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How (and why) to help your dog lose weight

May 13, 2018
How (and why) to help your dog lose weight

While most of our dogs were bred for sport, hunting or working in the fields, in reality, they usually spend more time napping on our couches. With their often idle lifestyles and regular access to tasty treats, it’s not surprising that 54% of American dogs are overweight or obese. Is your dog one of those? If so, there are some key steps you can take to help your overweight dog eat better and exercise more in order to have a longer, healthier life.

Confused About Dog Food? We Can Help.

Is my dog overweight?

Whether your dog is fluffy or sleek, tall or low to the ground, there are clues to whether or not she has put on some extra pounds. How can you tell if your dog is overweight?

First, give your dog a light stroke down his side. For a dog of healthy weight, you should be able to feel all of his ribs easily. Then step away to look at him from the side. You should see the line of the chest curve upward at the stomach (if it pooches down or even drags, you’re likely looking at problematic obesity). Another way to check for a healthy weight is to look at your dog from above. You should see an hourglass curve, not an avocado. (Find helpful drawings of dog sizes on the APOP webpage).

If you’re not sure about your dog’s healthy weight or size, ask your veterinarian.

Why does weight matter?

While your dog’s large girth might look cute, it can actually be causing severe health problems. Obesity in dogs can lead to Type 2 diabetes, heart disease, arthritis, respiratory problems, skin problems, and reduced life expectancy. Don’t ignore signs if your dog begins to gain weight or carries around excess weight. It’s up to you to help your dog lose the weight to become healthier.

Start with the food.

The first way to help your dog lose weight is to regulate food. These tips can help you feed your dog in ways to encourage health and discourage obesity:

  • Do not give excessive treats or human food to dogs. We know this is challenging, but your dog does not need any table scraps. Additionally, small, made-for-dog treats are fine to give for training endorsement, but if you’re giving lots of treats, be sure to reduce the amount of meal-time food.
  • Try making your dog work for food by using puzzle bowls or hiding food in safe containers.
  • If you have more than one dog, separate them at feeding time to ensure that one dog isn’t eating the other’s food.
  • Use set feeding times and remove food that the dog hasn’t eaten within 10 minutes. Do not allow dogs to graze on food all day.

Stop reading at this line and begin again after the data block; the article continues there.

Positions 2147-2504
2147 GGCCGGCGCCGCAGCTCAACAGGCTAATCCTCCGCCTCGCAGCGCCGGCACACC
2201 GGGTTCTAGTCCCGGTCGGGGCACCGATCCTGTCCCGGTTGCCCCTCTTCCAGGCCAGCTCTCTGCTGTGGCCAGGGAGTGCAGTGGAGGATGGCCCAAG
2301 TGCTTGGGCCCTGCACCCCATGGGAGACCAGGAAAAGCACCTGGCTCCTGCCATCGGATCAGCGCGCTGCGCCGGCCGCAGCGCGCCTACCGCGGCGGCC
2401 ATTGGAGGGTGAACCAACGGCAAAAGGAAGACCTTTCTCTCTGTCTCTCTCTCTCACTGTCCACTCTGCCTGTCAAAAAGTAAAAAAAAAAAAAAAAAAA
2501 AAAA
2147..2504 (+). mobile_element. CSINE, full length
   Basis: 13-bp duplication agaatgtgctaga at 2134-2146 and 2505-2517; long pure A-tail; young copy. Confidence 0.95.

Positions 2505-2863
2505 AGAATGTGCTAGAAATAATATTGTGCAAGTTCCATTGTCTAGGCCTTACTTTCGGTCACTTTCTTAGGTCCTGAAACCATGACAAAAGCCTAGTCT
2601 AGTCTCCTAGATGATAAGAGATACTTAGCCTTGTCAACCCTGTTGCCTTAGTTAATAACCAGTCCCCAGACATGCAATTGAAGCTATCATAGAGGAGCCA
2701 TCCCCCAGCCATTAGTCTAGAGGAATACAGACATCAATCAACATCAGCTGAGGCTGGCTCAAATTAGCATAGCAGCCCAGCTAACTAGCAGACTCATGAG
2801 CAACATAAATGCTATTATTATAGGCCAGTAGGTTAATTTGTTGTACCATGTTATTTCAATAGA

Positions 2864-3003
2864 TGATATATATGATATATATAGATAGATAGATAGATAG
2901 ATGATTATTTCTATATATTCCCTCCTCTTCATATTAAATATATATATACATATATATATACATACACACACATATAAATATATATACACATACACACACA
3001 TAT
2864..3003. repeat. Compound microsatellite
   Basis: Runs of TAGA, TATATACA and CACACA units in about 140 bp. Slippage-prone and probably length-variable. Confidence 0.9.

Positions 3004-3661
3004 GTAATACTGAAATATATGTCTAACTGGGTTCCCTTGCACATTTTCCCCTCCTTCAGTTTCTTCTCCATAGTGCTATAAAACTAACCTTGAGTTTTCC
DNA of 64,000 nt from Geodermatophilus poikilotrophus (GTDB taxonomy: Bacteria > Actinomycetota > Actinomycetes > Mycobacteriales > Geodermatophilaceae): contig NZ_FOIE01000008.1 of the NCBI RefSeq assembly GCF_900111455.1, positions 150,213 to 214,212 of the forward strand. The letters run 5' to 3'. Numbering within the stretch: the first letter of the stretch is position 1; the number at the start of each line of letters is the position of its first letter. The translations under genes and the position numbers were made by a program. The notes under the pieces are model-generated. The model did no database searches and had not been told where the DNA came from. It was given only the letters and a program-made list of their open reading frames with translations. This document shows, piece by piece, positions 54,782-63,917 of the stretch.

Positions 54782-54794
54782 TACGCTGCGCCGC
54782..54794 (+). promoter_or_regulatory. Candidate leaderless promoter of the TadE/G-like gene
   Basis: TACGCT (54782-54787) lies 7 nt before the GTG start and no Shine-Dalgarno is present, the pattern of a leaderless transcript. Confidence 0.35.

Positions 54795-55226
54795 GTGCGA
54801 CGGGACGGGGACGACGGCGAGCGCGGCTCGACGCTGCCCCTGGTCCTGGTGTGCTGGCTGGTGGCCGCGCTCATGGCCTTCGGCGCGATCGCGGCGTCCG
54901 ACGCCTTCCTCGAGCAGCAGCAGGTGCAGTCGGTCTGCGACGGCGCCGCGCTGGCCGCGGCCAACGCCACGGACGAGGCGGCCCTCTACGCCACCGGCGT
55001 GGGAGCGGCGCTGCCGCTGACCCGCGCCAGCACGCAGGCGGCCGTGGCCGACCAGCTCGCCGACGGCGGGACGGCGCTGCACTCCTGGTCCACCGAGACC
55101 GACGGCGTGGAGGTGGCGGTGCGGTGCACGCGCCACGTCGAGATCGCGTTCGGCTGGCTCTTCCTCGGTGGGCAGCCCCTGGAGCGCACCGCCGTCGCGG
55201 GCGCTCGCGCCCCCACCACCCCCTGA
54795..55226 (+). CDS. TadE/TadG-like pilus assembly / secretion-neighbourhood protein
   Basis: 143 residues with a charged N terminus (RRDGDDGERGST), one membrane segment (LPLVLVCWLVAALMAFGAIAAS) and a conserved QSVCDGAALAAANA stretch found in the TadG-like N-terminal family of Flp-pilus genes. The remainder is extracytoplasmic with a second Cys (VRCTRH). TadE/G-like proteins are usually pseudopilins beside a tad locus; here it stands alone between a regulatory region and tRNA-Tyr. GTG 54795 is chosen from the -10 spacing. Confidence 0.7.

• Buy healthy dog food and avoid the cheapest brands at the grocery store. But what is healthy? This is a good question to discuss with your vet. Some dogs may benefit from food with no or reduced grains, while others may need leaner protein. And severely obese dogs may be prescribed special diet food. All that said, some dogs may do best by continuing their regular food, but eating less of it.

Next, increase exercise.

Just like with humans, it’s best to have a weight-loss plan that includes diet and exercise. So how can you get your dogs to exercise more? First, set aside time to exercise with your dog. Take at least one long walk each day (find some great destinations on our list of Spartanburg’s best dog-walking trails), and try for longer walks on weekends or days you have more time. If you have a fenced-in yard, don’t rely on that as your dog’s only time to run and be outdoors – you need to take your dog out to get the exercise he needs. Next, add some play into your dog’s day. Find toys she likes, like balls or tug toys, and spend some time each day playing with your dog. Your dog would also love a chance to romp with other dogs at the dog park.

And finally, try not to leave your dog at home for too long. Include your dog on walks to the post office or grocery, take her on your vacations, and bring her along for visits to friends’ houses (if she’s well behaved and welcome). If you have to leave your dog home for long hours due to work or other obligations, consider hiring a dog walker to ensure your dog gets exercise and time to use the bathroom in the middle of each day.

Be consistent and patient.

Weight loss in pets takes a long time; rarely will you see immediate results. For most dogs, making a few changes to diet and exercise will lead to weight loss, which can greatly improve the health of your dog. So even if you don’t see your dog getting skinnier right away, keep up the efforts. Your dog will thank you for it.

Dr. Adcock is happy to discuss the best types of food for your dog, and whether or not he or she needs a special diet or exercise plan. Contact us today for an appointment.

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